She also attended recruitment talks and took up business modules as part of her degree course. After distilling all these experiences, she found that she enjoys crafting scientific experiments.
In 2012, she joined a manufacturer of consumer goods such as beauty products and household cleaning items and now develops new technologies as a research engineer.
This is her first permanent job after graduating and she believes she has found her passion.
"I like more creative, problem-solving jobs and I have found such a job doing research."
Gave up erhu for engineering
Civil and structural engineer Kiu Yan Ru, 25, once had his heart set on becoming a professional erhu player. He picked up the traditional Chinese instrument at age 11 as a school co-curricular activity and fell in love with it.
After his O levels, he begged his parents to let him pursue his interest by taking a diploma in music at the Nanyang Academy of Fine Arts. They refused.
His mum, educator Lau Meow Hwa, 59, says: "I was a former teacher and I wanted him to study and get higher qualifications so his work life would be smoother. I wanted him to go to junior college."
A compromise was struck.
Mr Kiu, the third of four boys in the family, thought a three-year polytechnic course would give him more time to play the erhu. The junior college track takes two years and he felt it would be more demanding.
He chose an engineering course at Ngee Ann Polytechnic because it involved physics, which he had enjoyed studying in secondary school.
During this time, he played the erhu in a Chinese music ensemble and as a soloist. He sometimes performed in concerts in countries such as China and Malaysia.
While serving his national service, he auditioned for the Singapore Armed Forces Music and Drama Company and was accepted. He spent his days as an NSman playing the erhu, often alone in a studio.
Ironically, this proved to be the final unravelling of his musical ambitions. "I came to the realisation that playing music full-time was not as fun as when it was a hobby," he says.
He then pursued engineering in earnest, earning a bachelor's degree in civil engineering from the National University of Singapore.
He joined engineering consultancy Arup Singapore last year and is now working on part of the Thomson-East Coast MRT line.
His job includes assessing site conditions, assisting builders and diverting traffic and services where necessary.
Such projects bring him satisfaction.
"Putting on a music concert could impact the few hundred people who attend it. With engineering, you can reach so many more people," he says.
Dreams of being a pilot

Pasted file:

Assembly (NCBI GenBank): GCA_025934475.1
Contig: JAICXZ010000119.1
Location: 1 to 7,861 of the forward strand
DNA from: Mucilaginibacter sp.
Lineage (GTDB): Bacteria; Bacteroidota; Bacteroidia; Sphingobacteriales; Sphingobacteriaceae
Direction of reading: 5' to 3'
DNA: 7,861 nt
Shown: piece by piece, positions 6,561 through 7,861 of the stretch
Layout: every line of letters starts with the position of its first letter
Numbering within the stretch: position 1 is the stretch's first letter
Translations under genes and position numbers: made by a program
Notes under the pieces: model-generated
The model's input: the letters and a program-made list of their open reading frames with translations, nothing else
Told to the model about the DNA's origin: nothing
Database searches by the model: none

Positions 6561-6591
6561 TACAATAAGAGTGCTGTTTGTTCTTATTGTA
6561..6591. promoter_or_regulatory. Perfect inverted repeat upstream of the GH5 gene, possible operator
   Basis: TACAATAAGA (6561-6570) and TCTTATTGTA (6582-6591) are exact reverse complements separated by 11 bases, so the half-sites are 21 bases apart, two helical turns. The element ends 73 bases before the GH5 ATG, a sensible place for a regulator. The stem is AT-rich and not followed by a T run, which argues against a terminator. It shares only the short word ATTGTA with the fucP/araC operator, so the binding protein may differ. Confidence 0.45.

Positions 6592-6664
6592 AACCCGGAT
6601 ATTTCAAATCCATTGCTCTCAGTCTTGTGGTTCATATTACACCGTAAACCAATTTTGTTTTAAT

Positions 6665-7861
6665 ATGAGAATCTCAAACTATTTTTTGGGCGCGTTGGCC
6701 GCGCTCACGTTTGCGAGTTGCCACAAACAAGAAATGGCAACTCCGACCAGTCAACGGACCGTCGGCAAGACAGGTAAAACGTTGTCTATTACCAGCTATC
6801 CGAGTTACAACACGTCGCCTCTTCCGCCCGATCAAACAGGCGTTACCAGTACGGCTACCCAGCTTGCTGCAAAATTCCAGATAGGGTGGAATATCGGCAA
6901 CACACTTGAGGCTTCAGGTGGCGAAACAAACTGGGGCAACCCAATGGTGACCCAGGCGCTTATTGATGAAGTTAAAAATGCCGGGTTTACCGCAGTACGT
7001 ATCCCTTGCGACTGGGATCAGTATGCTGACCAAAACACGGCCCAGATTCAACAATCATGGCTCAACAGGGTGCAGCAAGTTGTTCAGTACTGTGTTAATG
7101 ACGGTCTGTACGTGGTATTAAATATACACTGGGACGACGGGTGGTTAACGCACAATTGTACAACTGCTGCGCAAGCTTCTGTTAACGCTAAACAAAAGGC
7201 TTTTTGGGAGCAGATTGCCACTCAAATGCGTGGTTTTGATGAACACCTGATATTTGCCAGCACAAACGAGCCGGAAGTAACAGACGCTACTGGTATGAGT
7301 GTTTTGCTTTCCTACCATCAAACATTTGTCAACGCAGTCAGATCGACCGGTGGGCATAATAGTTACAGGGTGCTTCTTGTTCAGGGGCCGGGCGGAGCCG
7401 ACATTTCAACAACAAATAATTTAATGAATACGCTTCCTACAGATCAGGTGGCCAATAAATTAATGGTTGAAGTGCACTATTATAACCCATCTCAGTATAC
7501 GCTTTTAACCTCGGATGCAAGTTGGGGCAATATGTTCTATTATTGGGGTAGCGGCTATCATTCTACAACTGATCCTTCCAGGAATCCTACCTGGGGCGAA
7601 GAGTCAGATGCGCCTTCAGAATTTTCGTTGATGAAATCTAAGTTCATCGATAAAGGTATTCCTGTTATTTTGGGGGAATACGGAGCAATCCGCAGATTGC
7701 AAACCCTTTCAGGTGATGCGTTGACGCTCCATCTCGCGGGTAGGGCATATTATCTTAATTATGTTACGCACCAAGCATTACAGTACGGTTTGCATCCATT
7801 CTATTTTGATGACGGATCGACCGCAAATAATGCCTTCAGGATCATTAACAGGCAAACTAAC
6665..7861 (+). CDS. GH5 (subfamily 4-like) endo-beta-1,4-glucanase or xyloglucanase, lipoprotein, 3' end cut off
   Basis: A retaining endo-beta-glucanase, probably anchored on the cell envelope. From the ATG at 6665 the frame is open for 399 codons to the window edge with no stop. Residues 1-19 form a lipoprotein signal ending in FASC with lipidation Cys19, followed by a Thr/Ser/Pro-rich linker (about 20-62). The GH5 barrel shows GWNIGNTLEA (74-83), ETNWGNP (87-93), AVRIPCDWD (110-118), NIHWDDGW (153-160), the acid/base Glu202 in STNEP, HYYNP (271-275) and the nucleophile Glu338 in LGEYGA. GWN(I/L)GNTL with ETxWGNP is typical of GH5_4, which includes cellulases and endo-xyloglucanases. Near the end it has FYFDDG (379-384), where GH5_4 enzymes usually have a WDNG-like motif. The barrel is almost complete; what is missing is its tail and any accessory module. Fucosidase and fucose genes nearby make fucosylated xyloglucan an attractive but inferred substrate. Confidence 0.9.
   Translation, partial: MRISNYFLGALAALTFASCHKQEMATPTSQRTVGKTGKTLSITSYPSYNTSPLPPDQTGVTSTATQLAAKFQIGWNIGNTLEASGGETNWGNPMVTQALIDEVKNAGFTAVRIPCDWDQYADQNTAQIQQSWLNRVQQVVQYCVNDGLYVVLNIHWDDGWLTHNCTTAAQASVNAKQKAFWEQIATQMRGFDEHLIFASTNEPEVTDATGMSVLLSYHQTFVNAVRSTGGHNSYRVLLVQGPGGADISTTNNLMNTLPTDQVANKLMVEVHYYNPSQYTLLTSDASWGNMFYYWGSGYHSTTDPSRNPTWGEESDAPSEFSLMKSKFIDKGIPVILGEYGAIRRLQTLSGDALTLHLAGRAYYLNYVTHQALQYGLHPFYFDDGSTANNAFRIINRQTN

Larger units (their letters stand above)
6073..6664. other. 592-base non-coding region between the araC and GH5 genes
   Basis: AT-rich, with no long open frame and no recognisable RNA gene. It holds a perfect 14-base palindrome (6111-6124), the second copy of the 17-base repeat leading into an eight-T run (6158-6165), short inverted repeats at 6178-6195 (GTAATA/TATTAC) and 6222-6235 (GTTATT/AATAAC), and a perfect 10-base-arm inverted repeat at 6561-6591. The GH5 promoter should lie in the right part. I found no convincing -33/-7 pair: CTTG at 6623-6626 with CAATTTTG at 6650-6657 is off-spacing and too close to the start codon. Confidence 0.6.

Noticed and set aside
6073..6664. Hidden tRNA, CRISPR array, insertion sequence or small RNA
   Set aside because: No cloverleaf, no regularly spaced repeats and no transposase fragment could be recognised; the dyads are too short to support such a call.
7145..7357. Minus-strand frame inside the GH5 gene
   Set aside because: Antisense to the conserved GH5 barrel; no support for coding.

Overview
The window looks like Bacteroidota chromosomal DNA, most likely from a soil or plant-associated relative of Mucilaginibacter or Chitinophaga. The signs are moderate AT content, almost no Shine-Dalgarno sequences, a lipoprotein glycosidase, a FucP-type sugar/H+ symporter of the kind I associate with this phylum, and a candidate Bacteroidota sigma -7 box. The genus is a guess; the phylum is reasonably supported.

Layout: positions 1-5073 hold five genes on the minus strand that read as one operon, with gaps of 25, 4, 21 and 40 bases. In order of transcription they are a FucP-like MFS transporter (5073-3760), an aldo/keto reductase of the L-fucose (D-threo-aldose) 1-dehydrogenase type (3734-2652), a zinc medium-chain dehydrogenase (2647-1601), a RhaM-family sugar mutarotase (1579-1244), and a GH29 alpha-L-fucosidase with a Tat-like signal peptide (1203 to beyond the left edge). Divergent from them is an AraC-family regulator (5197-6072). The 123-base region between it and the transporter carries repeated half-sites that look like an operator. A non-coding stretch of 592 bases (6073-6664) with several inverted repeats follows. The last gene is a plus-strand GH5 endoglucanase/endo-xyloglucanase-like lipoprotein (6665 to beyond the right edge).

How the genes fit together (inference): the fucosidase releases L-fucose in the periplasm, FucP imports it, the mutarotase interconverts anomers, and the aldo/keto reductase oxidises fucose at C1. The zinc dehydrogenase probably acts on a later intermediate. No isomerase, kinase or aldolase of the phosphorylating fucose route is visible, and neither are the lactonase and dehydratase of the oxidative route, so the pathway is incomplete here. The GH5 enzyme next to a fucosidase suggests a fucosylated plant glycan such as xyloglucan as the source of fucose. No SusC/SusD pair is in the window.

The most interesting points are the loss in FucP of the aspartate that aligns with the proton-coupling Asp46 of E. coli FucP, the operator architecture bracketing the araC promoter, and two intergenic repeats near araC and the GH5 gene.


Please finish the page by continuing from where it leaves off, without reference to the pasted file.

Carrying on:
As a child, Ms Cindy Ng dreamt of becoming a pilot. She liked to play with Lego planes and found it "amazing" that something so big could fly.
Her father, retired civil servant Alfred Ng, 62, encouraged his technically inclined daughter to take up engineering as he felt that such skills would be in demand.
Ms Ng, 29, obliged readily as the engineering diploma course she chose at Temasek Polytechnic had an aerospace component.
Even though she was not training to be a pilot, she was content to learn about a plane's engine.
She went on to complete a degree course in aerospace systems engineering at SIM University.
Her training as an engineer, with its focus on logic and a systematic approach, has "opened up a lot of opportunities", she says.
She spent the last 10 years working at Singapore Aero Engine Services, which repairs, maintains and overhauls plane engines.
A year ago, she began handling contracts and commercial matters at the firm after nine years of technical and engineering work.
"I'm allowed to grow in different roles within the company," she says, adding that she will soon be leading a new project.
While she is doing well now, she has regrets about not fulfilling her childhood dream.
It was not for lack of trying though.
In her teens, she tried to get into the Singapore Youth Flying Club, but failed the stringent vision tests.
While she enjoyed learning to fly a small plane under supervision during university as part of her degree course, not many commercial airlines accepted women trainee pilots.
Her application to a commercial carrier was rejected and she could not afford a private pilot training course, which would have cost at least $50,000 then.
While Ms Ng appreciates learning about different aspects of the aviation industry, she says: "Sometimes, I still think about whether I can be a pilot."